Lately, Marvel Comics has been shaking things up. The internets lost its collective mind last year when Marvel announced that one of their most beloved and iconic characters, Thor, would be portrayed by a female. Along those lines, Marvel gave us a new, African-American Captain America. Now, the entertainment giant is purposefully trying to break the interweb, as well as gender and race stereotypes, as Thor and Captain America forge a relationship, sealed with a kiss, in an upcoming comic series.


The announcement was made via a post on Marvel Senior Editor Ben Morse’s Twitter page, where he tweeted an image depicting the two superheroes in a midair lip lock in an image that was painted by legendary comic artist Alex Ross.

It is said in entertainment that as long as you’re getting a reaction, good or bad, you’re doing your job. If that holds true, Marvel is killing it. The internet nearly pulled itself apart after Morse posted this pic, with half of the fanboys universe in favor of the pair’s romantic link and celebrating the beauty depicted in the art, while the other half used the event as an excuse to dump all over Marvel, not merely for employing what they view as nothing more than a PR stunt, but for the general quality of their comic storytelling in general. That's the half that is locked in on everything staying the same for the next 100 years because God forbid CHANGE, right?

In the image, Captain America (who is now portrayed by Sam Wilson), is shown kissing Jane Foster, who recently assumed the Mjolnir in taking on the role of Thor. Formerly Falcon, Wilson accepted the shield of Cap following long-time Captain America Steve Rogers’ retirement and personal appointment. In 2015, Foster is realized to be the worthy of wielding Thor’s iconic hammer and she now dons the cape while also joining the comic book Avengers.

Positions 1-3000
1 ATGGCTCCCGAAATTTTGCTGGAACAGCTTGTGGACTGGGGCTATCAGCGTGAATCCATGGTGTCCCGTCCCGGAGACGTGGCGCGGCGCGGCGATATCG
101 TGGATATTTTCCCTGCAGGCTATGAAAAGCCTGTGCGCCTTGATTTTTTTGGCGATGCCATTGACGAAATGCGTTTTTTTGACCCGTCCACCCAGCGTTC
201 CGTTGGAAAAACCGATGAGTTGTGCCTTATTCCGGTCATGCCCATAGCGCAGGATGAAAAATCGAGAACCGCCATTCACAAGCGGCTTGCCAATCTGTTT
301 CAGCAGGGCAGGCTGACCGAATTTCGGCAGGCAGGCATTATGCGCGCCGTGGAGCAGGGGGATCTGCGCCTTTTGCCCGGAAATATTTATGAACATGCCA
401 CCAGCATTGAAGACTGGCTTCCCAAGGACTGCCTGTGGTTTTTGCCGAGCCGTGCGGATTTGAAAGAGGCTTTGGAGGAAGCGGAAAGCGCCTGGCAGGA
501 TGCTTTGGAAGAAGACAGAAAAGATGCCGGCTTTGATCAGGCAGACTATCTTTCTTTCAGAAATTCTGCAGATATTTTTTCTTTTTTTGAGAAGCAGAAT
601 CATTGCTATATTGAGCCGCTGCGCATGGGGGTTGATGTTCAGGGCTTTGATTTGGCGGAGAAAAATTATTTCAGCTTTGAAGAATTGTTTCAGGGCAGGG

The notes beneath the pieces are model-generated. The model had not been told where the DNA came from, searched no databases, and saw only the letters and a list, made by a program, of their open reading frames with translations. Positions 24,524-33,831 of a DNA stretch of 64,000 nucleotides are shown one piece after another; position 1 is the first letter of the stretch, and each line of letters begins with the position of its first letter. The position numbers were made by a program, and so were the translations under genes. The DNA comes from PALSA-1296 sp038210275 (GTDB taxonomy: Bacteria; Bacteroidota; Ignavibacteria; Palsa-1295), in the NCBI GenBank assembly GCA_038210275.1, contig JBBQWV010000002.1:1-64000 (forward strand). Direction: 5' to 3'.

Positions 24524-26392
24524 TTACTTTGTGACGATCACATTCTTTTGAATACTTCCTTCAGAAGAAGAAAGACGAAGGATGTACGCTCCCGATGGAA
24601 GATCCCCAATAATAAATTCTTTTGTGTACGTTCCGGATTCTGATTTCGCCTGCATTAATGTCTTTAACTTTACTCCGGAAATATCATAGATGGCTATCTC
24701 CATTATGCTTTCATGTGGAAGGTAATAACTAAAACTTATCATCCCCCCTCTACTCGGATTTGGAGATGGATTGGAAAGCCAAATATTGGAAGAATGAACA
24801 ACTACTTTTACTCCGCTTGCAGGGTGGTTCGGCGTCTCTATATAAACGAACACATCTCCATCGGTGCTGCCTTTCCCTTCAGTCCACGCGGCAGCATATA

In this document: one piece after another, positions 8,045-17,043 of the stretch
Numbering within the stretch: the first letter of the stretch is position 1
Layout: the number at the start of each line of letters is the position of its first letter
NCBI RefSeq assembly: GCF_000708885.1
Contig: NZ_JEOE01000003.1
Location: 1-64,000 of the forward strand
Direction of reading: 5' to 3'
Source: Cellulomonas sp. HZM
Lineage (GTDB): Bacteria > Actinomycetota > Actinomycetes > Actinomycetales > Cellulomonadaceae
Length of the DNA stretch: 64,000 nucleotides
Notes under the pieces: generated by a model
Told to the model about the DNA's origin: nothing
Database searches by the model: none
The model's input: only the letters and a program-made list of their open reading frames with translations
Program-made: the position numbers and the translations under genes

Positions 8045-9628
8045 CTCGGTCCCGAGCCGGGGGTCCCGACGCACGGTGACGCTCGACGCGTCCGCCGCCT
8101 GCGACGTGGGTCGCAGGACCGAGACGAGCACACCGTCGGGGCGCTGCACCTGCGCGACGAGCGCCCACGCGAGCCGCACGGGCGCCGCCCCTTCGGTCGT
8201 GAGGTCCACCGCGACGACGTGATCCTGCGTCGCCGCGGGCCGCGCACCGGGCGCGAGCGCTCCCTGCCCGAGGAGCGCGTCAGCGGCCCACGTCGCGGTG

The romantic pairing will be revealed in January 2016 with the release of Marvel’s new All-New, All-Different Marvel initiative, which will unite the 616 and Ultimate Marvel universes. Along with this merging has come a company mandate to reflect greater diversity and cultural representation throughout Marvel’s storytelling and character development. Included in this movement is another Marvel move that has set the online world ablaze, which is the announcement of the introduction of a female Wolverine, presumably following the death of James Howlett, better known as Logan.

Logan’s death was a major comic event this year, and unlike DC’s troubled New 52 project which sought to hit the reset button on decades of established canon in a futile attempt to out-special event Marvel, the house that Stan Lee built has moved toward end-capping several storylines and character arcs, if only as temporary stop gaps so that their returns will be themselves noted events. It's combining universes featuring the same characters that have existed alongside one another for years, and in doing so, Marvel is also providing an alternative look at these iconic characters without having to answer for previously scorched earth.

Die-hard comic book fans will always find something to be outraged or dissatisfied about, but this marks an exciting evolution for Marvel. Comic books have always been a reflection of what is going on in society. It’s how comics engage with and reach an audience. It made no sense to continue the whitewashing of these characters when our society’s culture continues to become more of a diverse melting pot. By being willing to adapt, Marvel is opening the door for people of all walks and cultures to be able to identify with these iconic characters, and this may help bring a more culturally diverse audience to a comic book medium in serious need of a larger audience.

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